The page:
Afghanistan — Two American soldiers serving under Canadian command in Afghanistan were killed by a roadside bomb Tuesday in the second such incident this month.
The pair were on a foot patrol with Afghan soldiers, looking for an ammunitions cache in the dangerous Arghandab district just north of Kandahar city.
Canadian Brig.-Gen. Daniel Menard, who heads coalition forces in Kandahar province, identified them on Wednesday as Capt. Paul Pena, 27, and Tech Sgt. Adam Ginett, 29.
Word of the incident was delayed pending notification of family.
Both soldiers were working with the 2nd Battalion, 508 Parachute Infantry Regiment.
“Their loss will be mourned by Americans, Canadians and the Afghans they served with,” Menard said.
“We will remember their sacrifice.”
Menard called Pena, of San Marcos, Tex., a “recognized leader” among his peers.
A quiet professional, he always had a smile on his face and was admired by his soldiers, Menard said.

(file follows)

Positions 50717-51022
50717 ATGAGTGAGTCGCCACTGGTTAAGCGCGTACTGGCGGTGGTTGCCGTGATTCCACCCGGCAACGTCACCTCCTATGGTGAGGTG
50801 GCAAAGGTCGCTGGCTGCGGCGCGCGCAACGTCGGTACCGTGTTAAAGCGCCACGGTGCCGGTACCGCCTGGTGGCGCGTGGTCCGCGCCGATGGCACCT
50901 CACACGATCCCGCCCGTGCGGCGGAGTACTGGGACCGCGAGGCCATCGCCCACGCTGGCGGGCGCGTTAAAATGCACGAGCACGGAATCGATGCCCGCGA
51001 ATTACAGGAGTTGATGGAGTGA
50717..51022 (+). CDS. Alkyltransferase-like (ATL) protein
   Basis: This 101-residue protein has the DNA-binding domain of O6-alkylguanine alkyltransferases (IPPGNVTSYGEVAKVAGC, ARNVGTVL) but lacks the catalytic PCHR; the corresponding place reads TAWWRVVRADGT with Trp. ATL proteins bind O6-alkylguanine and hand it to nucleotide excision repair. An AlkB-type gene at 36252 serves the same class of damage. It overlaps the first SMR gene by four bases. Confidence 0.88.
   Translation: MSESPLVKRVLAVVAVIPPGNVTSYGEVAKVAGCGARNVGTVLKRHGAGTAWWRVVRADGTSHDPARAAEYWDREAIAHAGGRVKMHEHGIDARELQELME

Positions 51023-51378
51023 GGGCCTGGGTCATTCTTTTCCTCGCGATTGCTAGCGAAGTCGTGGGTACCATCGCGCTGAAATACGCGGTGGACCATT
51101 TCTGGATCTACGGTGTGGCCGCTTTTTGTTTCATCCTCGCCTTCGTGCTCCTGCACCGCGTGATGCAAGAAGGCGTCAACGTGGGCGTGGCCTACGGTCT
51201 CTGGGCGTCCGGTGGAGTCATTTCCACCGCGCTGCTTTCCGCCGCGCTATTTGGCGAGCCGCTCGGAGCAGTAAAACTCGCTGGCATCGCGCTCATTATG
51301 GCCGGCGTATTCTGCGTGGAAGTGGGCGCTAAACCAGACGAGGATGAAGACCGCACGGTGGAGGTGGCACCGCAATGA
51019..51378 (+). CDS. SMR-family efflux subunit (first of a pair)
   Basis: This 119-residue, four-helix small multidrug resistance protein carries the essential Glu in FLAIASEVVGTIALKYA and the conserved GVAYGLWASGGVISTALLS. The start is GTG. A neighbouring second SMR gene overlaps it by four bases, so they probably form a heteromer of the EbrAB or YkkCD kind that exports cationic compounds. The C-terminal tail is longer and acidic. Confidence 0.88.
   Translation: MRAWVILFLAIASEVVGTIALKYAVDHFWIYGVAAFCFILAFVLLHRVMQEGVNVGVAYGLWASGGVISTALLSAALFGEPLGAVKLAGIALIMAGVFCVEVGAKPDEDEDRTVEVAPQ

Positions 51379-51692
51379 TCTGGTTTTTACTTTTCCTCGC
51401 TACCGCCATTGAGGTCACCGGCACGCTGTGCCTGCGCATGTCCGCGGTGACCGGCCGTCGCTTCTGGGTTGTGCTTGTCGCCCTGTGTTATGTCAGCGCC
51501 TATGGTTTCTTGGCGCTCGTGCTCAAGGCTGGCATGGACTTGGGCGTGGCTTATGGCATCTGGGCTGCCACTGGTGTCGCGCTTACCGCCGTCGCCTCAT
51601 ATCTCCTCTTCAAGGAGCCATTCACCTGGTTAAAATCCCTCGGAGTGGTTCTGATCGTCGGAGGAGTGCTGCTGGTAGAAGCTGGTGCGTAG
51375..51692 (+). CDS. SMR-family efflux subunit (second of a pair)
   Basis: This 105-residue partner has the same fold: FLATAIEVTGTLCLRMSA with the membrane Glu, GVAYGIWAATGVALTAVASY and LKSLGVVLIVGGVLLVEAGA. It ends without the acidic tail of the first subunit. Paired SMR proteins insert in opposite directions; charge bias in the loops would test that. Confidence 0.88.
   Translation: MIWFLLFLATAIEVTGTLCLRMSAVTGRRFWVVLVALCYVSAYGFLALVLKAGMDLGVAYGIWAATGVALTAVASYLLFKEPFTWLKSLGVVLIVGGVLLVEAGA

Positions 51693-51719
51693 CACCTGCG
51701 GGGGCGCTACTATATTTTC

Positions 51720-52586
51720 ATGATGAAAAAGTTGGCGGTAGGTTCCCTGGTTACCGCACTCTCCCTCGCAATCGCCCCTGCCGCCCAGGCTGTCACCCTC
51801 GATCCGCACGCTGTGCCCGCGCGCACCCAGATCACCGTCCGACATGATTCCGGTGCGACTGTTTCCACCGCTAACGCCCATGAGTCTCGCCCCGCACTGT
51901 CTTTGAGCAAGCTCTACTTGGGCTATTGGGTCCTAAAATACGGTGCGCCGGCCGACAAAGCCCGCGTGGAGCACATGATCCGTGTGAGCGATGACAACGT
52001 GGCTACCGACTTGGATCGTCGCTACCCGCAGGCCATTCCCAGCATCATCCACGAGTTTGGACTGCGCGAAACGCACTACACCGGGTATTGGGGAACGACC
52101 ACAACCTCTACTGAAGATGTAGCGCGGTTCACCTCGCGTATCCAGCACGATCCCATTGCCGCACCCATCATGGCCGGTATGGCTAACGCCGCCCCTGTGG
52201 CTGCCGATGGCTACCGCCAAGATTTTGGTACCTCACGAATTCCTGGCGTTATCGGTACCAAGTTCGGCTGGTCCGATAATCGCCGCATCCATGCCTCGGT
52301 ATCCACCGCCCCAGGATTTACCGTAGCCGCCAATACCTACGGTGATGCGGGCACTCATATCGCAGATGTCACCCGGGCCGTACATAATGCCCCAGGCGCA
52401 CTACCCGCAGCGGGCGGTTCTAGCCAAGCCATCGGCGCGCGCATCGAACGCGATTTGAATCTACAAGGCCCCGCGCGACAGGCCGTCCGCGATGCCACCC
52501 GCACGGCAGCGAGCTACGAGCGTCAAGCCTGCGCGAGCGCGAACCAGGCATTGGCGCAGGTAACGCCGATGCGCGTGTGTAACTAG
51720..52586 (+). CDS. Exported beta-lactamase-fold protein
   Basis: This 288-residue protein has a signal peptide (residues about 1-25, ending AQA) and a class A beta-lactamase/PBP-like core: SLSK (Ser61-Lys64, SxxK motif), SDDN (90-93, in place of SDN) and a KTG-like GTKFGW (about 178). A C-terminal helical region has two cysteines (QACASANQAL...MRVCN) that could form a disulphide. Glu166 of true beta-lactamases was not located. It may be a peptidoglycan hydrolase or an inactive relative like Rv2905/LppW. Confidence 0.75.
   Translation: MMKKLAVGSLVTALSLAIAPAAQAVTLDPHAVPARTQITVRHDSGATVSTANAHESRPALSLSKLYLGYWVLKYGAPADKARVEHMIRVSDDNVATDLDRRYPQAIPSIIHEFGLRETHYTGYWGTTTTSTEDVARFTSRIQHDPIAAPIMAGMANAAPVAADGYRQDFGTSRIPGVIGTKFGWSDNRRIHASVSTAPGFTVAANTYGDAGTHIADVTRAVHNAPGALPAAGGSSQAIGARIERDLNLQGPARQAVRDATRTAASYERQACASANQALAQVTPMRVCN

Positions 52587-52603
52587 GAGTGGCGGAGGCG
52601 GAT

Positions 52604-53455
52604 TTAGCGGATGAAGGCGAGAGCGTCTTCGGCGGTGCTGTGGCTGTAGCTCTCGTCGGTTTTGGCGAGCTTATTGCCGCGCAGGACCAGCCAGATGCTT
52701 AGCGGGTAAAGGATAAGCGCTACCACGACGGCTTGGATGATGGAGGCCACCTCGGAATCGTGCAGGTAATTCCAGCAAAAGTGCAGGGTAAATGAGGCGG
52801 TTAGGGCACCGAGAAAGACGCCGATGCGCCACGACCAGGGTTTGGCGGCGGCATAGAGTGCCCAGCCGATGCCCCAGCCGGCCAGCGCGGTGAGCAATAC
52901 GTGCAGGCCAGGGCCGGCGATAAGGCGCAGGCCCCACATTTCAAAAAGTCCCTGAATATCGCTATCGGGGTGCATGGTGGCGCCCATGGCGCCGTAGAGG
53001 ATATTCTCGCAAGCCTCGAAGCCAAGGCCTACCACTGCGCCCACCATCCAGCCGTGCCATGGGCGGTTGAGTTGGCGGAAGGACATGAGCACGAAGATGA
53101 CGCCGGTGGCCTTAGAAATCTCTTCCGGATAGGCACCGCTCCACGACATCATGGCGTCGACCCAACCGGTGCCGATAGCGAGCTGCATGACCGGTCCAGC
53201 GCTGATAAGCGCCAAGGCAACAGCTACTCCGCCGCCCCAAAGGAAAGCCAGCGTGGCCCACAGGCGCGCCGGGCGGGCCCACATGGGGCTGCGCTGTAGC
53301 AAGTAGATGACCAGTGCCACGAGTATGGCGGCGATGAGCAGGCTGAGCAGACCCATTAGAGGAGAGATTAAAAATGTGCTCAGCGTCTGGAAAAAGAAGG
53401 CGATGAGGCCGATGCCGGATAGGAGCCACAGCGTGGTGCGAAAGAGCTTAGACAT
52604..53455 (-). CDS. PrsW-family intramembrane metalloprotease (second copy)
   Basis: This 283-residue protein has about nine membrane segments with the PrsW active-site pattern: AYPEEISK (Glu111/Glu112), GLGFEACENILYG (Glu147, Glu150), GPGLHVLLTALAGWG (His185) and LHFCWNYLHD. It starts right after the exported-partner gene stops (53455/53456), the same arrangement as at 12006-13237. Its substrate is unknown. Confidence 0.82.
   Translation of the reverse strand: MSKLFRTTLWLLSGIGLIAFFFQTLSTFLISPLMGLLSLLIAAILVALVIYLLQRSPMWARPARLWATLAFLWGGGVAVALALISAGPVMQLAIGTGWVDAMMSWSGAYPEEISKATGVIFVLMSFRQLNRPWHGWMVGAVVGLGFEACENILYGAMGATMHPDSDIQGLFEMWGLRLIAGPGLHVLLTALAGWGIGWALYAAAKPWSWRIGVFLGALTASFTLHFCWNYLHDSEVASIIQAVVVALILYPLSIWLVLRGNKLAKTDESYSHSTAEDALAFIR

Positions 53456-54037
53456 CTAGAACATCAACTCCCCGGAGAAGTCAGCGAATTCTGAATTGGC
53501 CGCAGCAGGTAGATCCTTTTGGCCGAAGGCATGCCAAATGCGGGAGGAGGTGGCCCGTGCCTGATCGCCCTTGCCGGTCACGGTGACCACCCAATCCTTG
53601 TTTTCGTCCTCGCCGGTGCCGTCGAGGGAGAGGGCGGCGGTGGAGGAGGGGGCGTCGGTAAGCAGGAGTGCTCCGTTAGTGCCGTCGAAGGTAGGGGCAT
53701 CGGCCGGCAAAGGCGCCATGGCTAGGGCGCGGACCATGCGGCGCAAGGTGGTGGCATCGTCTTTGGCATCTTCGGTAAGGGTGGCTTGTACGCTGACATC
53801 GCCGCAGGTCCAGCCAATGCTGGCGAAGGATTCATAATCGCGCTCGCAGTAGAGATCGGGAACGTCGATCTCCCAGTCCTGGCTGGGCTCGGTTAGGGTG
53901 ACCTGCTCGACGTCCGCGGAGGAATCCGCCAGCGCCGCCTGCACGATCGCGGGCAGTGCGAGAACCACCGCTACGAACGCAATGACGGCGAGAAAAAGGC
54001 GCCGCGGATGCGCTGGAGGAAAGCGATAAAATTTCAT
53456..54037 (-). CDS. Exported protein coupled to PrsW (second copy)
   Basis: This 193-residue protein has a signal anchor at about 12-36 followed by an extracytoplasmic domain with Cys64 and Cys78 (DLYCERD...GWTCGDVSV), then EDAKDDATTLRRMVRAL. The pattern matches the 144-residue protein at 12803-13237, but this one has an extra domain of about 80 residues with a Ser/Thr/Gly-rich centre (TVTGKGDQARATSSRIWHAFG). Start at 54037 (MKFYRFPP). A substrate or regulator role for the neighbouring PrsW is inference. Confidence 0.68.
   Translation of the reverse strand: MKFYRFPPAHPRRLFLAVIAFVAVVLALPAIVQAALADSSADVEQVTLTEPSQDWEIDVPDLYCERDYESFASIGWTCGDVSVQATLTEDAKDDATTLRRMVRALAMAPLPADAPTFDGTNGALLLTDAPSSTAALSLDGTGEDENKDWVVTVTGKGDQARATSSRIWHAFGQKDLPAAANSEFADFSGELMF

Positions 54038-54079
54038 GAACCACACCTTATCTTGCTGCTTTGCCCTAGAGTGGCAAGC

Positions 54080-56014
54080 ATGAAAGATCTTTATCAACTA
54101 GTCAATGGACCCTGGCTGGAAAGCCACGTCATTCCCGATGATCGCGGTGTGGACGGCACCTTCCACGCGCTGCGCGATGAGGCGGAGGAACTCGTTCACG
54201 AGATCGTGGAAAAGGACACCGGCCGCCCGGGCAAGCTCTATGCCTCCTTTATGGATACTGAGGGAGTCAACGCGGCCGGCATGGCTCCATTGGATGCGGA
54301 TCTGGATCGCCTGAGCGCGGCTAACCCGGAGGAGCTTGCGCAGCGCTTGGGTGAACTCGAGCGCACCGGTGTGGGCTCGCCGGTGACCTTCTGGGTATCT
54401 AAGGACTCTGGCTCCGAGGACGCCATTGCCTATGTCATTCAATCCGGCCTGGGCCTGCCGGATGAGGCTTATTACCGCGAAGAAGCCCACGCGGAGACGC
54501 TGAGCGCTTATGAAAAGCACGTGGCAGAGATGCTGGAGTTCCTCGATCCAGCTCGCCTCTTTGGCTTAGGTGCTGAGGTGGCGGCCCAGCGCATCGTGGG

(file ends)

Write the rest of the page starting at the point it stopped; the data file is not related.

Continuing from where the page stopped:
Pena was deployed to Iraq in 2006 and 2007 and to Afghanistan last year.
Ginett, of Knightdale, N.C., was a counter-IED specialist.
He had previously been awarded the Bronze Star for heroic or meritorious achievement or service during his previous deployments.
“Adam was a dedicated soldier and a team player,” Menard said.
The latest tragedy involving the Americans was the fourth such fatal incident since Menard formally took command of the U.S. forces in Zhari and Arghandab less than two months ago.
On Jan. 3, four Americans also under Canadian command were killed in an IED strike – in that case in neighbouring Zhari district.
The four were members of the 1st Battalion of the 12th Infantry Regiment based in Fort Carson, Colo.
About 2,000 American soldiers are serving under Menard, who is trying to subdue an active insurgency in the two districts.
The districts are key Taliban staging and transit points into Kandahar city – and fertile ground for insurgents to attack coalition forces and civilian convoys on the all-important Highway 1.
The American forces are a crucial part of Menard’s strategy, lending muscle to the thinly stretched Canadian forces in the region.